LAS VEGAS--Hackers of all types will be making their annual pilgrimage to the Black Hat and DefCon security conferences this week, including children who will learn how to write ciphers, hack circuit boards, and pick locks.
This marks the first year for DefCon Kids, which targets children aged 8 to 16. The event will run alongside all of the regular DefCon security and hacking sessions and the fun events for the adults like Hacker Karaoke, Hacker Jeopardy, Mohawk-Con, and an alcoholic ice cream contest.
"DefCon is a very adult orientated conference, more of a party then your typical conference. There will be adult language, alcohol and there may be nudity," the Defcon Kids site says. "The DefCon Kids conference room will be situated in and around the adult DefCon, therefore you and your kids will be exposed to a wide assortment of people, lifestyles and philosophies. We are not trying to scare you off but please research past DefCon conferences and understand the environment that you are bringing your child into."
The presenters at DefCon Kids are respected experts in the community and the talks seem interesting, regardless of your age. One presenter, however, will be speaking to peers.
"CyFi is a 10-year-old hacker, artist, and athlete living in California," says her bio on the site. "She has spoken publicly numerous times, usually at art galleries as a member of 'The American Show,' an underground art collective based in San Francisco. CyFi's first gallery showing was when she was four. Last year she performed at the SF MOMA Museum in San Francisco. DEFCON Kids will be her first public vulnerability disclosure. CyFi has had her identity stolen twice. She really likes coffee, but her mom doesn't let her drink it."
One look at the sessions for Black Hat (which runs Wednesday and Thursday) and DefCon (which runs Friday, Saturday and Sunday) and it's clear the conferences haven't gone all soft. There are plenty of talks on mobile malware and hacking, hacking risks with medical devices and threats to automated stock trading systems. Other topics will be vulnerabilities posed by linking critical infrastructure systems to the Internet and corporate networks and security issues that arise from the use of controllers in car security systems and prisons and Web servers in heating and cooling systems and DVRs.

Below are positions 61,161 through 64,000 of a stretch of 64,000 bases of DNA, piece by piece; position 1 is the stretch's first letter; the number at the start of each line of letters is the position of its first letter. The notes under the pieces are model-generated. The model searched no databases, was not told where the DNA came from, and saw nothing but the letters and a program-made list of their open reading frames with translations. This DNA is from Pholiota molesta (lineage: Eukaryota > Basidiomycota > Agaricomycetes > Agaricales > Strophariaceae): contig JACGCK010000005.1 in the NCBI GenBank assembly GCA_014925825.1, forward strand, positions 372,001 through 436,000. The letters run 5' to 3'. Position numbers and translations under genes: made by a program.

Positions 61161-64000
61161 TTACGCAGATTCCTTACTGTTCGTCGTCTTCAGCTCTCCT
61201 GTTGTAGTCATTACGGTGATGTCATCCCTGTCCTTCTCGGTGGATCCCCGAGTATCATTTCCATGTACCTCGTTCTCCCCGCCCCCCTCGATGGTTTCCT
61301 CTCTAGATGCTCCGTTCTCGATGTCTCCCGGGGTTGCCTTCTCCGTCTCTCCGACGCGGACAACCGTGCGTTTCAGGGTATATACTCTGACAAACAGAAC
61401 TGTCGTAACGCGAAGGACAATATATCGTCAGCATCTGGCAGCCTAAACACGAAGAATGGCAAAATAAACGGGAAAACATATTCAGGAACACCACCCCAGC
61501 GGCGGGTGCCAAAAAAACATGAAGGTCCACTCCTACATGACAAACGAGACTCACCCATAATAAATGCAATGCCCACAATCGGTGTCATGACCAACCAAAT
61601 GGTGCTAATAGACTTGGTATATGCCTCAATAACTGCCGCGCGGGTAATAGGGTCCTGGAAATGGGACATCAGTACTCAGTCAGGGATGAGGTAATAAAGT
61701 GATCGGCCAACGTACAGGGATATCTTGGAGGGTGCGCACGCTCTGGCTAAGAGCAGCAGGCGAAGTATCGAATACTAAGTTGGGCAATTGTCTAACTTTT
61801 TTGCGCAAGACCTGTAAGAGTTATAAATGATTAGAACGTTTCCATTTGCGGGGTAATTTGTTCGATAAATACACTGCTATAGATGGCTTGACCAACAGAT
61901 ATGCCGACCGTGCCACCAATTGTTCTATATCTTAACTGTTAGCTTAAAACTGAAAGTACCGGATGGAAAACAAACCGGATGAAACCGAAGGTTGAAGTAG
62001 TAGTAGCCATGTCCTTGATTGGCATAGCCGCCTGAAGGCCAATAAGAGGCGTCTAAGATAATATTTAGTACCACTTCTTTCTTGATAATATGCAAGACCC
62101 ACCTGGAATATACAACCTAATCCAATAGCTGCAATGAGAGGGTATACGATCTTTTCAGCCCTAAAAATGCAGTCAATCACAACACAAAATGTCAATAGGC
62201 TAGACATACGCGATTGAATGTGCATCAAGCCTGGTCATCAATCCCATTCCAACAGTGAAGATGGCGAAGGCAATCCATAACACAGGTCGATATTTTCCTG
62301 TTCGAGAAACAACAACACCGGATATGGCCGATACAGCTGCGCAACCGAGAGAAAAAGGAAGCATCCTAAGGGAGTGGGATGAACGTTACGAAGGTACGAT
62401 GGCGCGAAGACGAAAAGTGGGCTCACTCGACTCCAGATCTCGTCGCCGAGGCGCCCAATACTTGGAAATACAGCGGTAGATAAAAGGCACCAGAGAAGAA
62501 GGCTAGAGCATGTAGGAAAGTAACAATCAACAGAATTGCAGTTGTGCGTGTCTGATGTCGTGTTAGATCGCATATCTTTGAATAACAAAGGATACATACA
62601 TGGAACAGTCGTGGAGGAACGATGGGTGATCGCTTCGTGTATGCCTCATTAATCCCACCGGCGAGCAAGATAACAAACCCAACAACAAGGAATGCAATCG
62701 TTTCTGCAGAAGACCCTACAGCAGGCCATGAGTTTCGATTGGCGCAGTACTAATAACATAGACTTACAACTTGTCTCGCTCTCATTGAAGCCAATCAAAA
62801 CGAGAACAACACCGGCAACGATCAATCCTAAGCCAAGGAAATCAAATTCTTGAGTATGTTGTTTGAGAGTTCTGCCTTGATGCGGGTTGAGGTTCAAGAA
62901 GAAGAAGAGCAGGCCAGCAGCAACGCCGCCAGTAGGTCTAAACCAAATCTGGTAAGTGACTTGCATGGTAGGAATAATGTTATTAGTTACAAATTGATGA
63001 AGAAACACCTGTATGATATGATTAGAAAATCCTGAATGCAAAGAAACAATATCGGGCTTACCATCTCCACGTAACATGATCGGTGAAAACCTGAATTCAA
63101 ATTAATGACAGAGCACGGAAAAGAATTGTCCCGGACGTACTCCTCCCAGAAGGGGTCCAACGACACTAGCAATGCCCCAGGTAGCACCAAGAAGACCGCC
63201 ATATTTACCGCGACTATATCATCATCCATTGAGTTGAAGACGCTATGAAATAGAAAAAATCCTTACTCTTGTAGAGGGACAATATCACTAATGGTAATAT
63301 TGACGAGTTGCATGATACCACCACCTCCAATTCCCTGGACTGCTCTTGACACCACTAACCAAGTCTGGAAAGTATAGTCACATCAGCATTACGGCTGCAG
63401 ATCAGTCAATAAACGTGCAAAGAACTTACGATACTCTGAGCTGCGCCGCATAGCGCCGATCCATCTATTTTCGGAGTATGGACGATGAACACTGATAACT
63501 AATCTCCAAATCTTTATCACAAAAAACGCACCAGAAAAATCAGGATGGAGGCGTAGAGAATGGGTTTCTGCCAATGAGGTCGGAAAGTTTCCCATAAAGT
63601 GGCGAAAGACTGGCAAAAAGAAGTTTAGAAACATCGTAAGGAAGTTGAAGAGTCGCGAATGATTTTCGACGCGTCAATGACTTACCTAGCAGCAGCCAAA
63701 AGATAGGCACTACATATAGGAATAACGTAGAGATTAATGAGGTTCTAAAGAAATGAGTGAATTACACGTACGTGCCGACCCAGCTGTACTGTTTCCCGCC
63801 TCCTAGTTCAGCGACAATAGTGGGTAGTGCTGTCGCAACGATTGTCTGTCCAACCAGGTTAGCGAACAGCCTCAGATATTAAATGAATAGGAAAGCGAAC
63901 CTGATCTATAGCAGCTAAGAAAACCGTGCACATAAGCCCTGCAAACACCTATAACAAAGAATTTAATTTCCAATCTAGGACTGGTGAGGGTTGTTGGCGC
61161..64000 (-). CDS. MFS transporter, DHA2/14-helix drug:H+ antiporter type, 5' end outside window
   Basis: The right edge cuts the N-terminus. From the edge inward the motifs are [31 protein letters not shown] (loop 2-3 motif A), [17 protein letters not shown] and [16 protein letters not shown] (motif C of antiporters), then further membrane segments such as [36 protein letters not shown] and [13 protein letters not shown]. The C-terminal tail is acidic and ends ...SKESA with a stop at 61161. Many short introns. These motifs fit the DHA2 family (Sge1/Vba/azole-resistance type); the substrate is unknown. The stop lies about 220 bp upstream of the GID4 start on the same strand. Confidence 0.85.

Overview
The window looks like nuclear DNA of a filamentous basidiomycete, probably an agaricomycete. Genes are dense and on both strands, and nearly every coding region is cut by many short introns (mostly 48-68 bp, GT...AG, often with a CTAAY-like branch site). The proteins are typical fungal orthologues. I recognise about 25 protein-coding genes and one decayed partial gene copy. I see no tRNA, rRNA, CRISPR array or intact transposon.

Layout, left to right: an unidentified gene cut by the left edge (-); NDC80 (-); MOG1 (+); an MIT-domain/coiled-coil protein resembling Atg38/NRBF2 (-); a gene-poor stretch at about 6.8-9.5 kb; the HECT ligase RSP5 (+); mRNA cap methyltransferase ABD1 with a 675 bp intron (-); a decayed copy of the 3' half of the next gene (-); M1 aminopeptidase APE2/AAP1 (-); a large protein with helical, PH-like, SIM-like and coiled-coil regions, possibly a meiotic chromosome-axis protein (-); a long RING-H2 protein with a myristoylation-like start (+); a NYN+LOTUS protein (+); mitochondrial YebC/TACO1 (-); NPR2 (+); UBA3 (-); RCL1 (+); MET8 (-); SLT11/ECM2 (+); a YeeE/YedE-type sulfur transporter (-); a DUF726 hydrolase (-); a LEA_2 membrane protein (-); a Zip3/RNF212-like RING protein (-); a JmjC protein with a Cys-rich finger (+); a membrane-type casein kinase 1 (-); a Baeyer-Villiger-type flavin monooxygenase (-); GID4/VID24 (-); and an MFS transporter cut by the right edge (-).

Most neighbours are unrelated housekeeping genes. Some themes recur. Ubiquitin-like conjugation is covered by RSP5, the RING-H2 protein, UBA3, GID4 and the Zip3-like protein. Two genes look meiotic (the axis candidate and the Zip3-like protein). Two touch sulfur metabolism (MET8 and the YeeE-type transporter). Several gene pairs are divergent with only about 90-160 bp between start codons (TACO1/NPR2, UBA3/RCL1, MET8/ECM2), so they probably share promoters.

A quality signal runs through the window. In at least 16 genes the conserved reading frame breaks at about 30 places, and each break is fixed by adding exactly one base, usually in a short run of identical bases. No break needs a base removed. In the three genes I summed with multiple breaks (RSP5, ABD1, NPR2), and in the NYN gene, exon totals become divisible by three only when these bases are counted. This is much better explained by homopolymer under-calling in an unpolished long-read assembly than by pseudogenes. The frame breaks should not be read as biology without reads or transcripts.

In his talk titled "Corporate Espionage for Dummies: The Hidden Threat of Embedded Web Servers," Michael Sutton, vice president of security research at Zscaler, will explain how corporations are exposing sensitive information through photocopiers and Voice-over-IP systems that can be discovered on the Internet through public Internet Protocol addresses. Hackers can remotely retrieve digital versions of documents duplicated on a photocopier and stored voicemails in VoIP backup systems, he said, adding that he found a host of other types of appliances accessible over the Internet that shouldn't be.
"People don't realize that these devices have a Web server," Sutton told CNET in a recent interview.
Another security conference will be happening in Las Vegas this Wednesday and Thursday. The event, called BSides, was created to offer the community a chance to hear talks that weren't accepted at Black Hat (although there are a few that overlap) and at lower cost.
For those attending any of the conferences, there are some security precautions that should be considered to keep preying eyes out of your devices:
- Disable WiFi and Bluetooth
- Try to connect to Web sites using https and use a virtual private network
- Use strong passwords
- Don't leave devices unguarded
- Be wary of the ATMs in the vicinity of the conference